Rian Johnson, while promoting his new Knives Out movie, was asked a few questions about his divisive middle instalment in the most recent Star Wars trilogy. According to Empire, Johnson isn’t bothered by the backlash or even any anger regarding 2017’s The Last Jedi. “I’m even more proud of it five years on,” he said during his interview. “When I was up at bat, I really swung at the ball.”
He goes on to describe how he imagined his chapter in the trilogy as a commentary on Star Wars itself, embracing the myth, magic, and addressing a lot of the casual horrors that often go unsaid in a massive franchise that’s based around fighting fictional fascists in space. He wanted to go meta with it, and he took on the challenge of Luke Skywalker’s passing with the kind of appreciation for the saga that comes with growing up with Star Wars.
The final shots of the film, Johnson said, are part of that. He didn’t want to destroy the myth of Luke Skywalker, but he’s there to immortalise it, to create a kind of living legend that will be embodied in future generations. Luke Skywalker is dead, long live the ethos by which he lived, the good he strived for, the bravery he had. “[The Last Jedi] absolutely [defies] the notion of, ‘Throw away the past,’ and embracing what actually matters about his myth and what’s going to inspire the next generation. So for me, the process of stripping away is always in the interest of getting to something essential that really matters.”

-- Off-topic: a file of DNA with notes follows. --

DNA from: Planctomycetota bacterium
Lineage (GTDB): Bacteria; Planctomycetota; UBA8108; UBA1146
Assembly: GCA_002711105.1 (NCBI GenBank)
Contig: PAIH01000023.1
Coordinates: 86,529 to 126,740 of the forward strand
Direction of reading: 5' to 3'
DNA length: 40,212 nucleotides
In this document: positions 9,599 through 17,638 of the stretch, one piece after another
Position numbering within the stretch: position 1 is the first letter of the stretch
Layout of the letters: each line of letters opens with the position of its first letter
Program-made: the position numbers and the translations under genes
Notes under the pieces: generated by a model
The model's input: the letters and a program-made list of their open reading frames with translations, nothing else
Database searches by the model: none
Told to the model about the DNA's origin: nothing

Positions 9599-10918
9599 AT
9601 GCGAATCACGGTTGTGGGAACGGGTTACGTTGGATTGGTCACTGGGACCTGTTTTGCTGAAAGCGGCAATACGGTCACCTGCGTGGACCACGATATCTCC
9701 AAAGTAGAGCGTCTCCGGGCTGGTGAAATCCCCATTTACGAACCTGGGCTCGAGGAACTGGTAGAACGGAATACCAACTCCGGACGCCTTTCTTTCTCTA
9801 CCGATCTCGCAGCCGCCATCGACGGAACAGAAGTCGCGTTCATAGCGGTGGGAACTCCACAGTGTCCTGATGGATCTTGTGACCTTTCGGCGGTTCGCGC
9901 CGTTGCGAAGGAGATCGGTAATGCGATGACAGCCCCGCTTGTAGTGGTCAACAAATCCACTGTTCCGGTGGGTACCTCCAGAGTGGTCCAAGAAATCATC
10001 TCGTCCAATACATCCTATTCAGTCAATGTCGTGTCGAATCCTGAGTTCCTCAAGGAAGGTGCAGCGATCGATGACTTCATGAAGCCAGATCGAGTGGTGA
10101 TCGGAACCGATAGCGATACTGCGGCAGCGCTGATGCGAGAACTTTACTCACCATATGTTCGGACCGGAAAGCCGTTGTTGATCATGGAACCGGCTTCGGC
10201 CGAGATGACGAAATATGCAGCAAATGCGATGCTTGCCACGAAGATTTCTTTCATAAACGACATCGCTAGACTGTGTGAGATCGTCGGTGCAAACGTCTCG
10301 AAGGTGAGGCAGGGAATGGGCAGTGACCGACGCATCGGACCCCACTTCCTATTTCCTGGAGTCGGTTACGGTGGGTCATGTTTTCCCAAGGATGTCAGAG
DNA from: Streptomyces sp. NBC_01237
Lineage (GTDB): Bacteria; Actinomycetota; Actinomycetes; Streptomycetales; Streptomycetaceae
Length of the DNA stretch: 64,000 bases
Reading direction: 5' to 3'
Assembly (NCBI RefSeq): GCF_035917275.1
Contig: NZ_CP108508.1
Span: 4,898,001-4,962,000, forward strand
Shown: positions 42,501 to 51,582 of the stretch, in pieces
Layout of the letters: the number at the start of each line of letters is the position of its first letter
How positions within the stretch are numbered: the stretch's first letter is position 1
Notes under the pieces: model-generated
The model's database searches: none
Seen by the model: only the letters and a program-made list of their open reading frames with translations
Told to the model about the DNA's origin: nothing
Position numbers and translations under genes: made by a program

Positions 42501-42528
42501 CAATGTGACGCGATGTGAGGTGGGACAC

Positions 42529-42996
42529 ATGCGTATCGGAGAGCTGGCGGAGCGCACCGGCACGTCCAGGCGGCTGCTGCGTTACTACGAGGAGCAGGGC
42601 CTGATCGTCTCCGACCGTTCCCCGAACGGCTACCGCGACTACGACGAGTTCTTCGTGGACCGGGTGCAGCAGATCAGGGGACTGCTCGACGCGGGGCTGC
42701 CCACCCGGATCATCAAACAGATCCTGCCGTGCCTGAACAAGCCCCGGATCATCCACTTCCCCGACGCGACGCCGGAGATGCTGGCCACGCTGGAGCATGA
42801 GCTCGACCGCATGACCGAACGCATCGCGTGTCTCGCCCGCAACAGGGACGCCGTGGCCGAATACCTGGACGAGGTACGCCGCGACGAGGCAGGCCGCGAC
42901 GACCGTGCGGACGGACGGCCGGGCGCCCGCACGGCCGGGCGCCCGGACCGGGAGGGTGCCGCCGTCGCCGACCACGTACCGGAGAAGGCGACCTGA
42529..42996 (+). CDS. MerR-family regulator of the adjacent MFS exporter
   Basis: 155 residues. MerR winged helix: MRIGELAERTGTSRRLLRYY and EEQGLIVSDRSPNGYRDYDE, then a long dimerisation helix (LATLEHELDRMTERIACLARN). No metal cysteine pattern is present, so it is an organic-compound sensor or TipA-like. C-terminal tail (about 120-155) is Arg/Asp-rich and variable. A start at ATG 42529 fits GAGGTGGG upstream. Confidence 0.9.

Say what you want about The Last Jedi, the film was bold, and gave us some of the most memorable scenes out of the whole trilogy. The attack on Crait lives in my head rent-free, an absolutely stellar depiction of a last stand that fully understands how important it is to resist, even when it seems like help will never come.
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